The United States Conference of Catholic Bishops has been lobbying for three decades for the federal government to provide universal health insurance, especially for the poor. Now ... a growing number of bishops are speaking out against it ... like Cardinal Justin Rigali, head of the bishops’ anti-abortion efforts, (who) concluded that Democrats’ efforts to carve out abortion coverage are so inadequate that lawmakers should block the entire effort. Others, echoing the popular alarms about “rationing,” contend that the proposals could put a premium on efficacy that could penalize the chronically ill. Archbishop Charles J. Chaput of Denver agreed, saying the proposal was “not only imprudent; it’s also dangerous.”Any of the arguments sound familiar? Remember this one:
The (big) debate over whether conscientious Catholics could vote for Mr. Obama despite his support for abortion rights, whether he should be invited to speak at Notre Dame, or whether Catholic politicians who support abortion rights, like Vice President Joseph R. Biden Jr., should present themselves for Communion.Pretty much sounds like the same conservative Bishop voices. But that's not the general consensus:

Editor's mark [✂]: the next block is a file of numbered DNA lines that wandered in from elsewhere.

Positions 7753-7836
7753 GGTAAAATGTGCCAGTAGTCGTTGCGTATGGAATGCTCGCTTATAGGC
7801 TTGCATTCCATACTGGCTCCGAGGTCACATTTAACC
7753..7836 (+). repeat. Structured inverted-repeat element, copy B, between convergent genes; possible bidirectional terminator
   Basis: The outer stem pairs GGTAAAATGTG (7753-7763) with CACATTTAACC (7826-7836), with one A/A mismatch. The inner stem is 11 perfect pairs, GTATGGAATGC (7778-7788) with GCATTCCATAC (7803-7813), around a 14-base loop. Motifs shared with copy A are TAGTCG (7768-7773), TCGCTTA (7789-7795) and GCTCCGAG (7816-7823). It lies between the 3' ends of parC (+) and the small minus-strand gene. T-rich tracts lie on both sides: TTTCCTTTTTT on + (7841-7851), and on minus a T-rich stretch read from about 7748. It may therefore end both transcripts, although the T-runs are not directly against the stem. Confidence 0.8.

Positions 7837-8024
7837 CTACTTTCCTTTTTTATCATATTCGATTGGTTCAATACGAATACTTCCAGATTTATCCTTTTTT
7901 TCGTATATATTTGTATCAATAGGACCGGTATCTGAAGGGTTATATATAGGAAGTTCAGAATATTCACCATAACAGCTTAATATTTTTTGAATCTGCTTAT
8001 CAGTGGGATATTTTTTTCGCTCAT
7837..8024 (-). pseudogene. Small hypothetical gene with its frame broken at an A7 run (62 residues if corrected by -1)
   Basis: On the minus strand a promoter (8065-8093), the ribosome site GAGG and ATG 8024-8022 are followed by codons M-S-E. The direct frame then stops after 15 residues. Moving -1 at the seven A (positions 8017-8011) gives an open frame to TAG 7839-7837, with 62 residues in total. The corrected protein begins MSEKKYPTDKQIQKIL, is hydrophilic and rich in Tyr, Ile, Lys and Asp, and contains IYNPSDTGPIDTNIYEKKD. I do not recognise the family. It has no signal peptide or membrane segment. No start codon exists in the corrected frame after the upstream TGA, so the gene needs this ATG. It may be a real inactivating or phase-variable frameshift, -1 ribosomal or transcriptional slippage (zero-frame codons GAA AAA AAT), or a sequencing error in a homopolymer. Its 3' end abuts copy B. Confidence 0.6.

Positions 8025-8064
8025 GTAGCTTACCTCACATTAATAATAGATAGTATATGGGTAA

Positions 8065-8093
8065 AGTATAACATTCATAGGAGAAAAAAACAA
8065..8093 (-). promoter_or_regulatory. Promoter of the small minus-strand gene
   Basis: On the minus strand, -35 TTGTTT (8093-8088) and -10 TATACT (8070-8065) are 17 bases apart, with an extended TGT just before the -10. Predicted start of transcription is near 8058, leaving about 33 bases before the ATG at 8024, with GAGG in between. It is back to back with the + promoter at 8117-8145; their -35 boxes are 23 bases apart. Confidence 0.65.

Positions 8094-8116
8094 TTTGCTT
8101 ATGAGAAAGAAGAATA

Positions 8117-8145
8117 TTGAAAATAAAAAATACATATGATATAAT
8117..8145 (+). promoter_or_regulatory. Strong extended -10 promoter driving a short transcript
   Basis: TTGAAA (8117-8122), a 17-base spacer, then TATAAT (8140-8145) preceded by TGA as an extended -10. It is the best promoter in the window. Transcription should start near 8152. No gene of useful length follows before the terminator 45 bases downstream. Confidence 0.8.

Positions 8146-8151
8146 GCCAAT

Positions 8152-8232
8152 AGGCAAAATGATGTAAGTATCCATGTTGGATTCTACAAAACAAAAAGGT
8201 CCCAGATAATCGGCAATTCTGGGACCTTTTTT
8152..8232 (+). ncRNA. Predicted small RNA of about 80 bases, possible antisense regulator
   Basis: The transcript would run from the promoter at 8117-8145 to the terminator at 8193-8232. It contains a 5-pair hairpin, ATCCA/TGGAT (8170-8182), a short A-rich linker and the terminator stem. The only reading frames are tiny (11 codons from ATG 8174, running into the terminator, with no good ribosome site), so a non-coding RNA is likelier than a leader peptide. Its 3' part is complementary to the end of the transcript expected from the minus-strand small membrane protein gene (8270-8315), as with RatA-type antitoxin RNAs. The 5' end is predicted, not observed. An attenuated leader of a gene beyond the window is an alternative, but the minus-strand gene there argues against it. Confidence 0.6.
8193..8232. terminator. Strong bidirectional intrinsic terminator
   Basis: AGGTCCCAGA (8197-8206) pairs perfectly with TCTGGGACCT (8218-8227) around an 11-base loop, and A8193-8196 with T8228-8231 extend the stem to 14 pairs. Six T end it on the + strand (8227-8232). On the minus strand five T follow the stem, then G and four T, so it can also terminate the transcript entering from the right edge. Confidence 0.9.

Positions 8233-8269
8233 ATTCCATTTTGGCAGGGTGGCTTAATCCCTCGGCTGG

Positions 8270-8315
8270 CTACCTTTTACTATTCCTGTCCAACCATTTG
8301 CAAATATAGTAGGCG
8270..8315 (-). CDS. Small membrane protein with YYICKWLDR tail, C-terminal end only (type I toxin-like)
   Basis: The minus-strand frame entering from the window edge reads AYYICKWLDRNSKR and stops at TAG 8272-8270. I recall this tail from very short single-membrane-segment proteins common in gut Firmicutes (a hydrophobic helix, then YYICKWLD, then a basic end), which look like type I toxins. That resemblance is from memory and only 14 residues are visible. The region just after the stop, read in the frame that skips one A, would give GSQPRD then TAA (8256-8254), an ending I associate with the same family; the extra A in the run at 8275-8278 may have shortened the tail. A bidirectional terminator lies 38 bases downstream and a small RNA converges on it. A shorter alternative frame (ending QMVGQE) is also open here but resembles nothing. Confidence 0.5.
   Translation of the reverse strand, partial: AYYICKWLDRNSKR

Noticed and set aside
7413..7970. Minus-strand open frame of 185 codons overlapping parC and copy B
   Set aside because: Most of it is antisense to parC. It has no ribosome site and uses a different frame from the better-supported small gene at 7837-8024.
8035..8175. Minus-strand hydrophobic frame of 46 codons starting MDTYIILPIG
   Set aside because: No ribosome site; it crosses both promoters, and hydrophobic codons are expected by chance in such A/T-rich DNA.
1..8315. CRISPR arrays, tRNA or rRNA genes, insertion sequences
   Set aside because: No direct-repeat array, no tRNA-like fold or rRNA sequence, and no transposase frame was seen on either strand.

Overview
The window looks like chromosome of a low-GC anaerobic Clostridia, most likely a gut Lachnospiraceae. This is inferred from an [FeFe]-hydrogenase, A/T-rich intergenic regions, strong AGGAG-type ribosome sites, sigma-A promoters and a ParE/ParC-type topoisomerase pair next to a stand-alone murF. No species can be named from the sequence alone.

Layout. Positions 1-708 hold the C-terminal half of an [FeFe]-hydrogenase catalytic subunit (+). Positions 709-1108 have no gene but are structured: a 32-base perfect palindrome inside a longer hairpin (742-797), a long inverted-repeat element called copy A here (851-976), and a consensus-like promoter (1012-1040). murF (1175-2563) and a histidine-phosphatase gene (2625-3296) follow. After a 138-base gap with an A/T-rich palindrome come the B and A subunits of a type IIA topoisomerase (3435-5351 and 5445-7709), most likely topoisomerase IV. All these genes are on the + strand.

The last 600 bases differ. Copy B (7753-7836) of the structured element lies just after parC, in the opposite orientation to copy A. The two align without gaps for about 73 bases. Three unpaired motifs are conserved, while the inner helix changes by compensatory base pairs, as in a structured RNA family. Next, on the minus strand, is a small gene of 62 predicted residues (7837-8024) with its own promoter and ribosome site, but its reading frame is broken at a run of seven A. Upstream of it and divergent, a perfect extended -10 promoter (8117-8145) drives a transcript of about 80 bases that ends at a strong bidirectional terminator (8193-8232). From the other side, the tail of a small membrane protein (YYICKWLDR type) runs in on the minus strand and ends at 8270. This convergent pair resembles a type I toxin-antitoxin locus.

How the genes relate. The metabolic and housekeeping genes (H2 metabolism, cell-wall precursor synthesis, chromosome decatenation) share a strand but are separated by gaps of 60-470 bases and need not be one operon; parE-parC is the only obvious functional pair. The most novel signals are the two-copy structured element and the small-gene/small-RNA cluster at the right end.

This really is the bottom line for the more "conservative" Bishops who appear so concerned about abortion:
As recently as July 17, a letter to Mr. Obama and Congress from Bishop William F. Murphy, chairman of the bishops’ domestic
justice, appeared eager to back the Democrats’ effort. “Health care is not just another issue for the Church or for a healthy society,” he wrote. “It is a fundamental issue of human life and dignity.”
Rev. Douglas Clark of Savannah, Ga., arguing that the country now rationed “health care on the basis of wealth.” Father Clark cited an encyclical last month from Pope Benedict XVI about the evils of global economic inequality. Catholic Charities and the Catholic Health Association endorsed the president’s plan without reservation.
“The Catholic Church does not teach that government should directly provide health care,” Bishop Nickless of Sioux City wrote, adding, “Any legislation that undermines the vitality of the private sector is suspect.”
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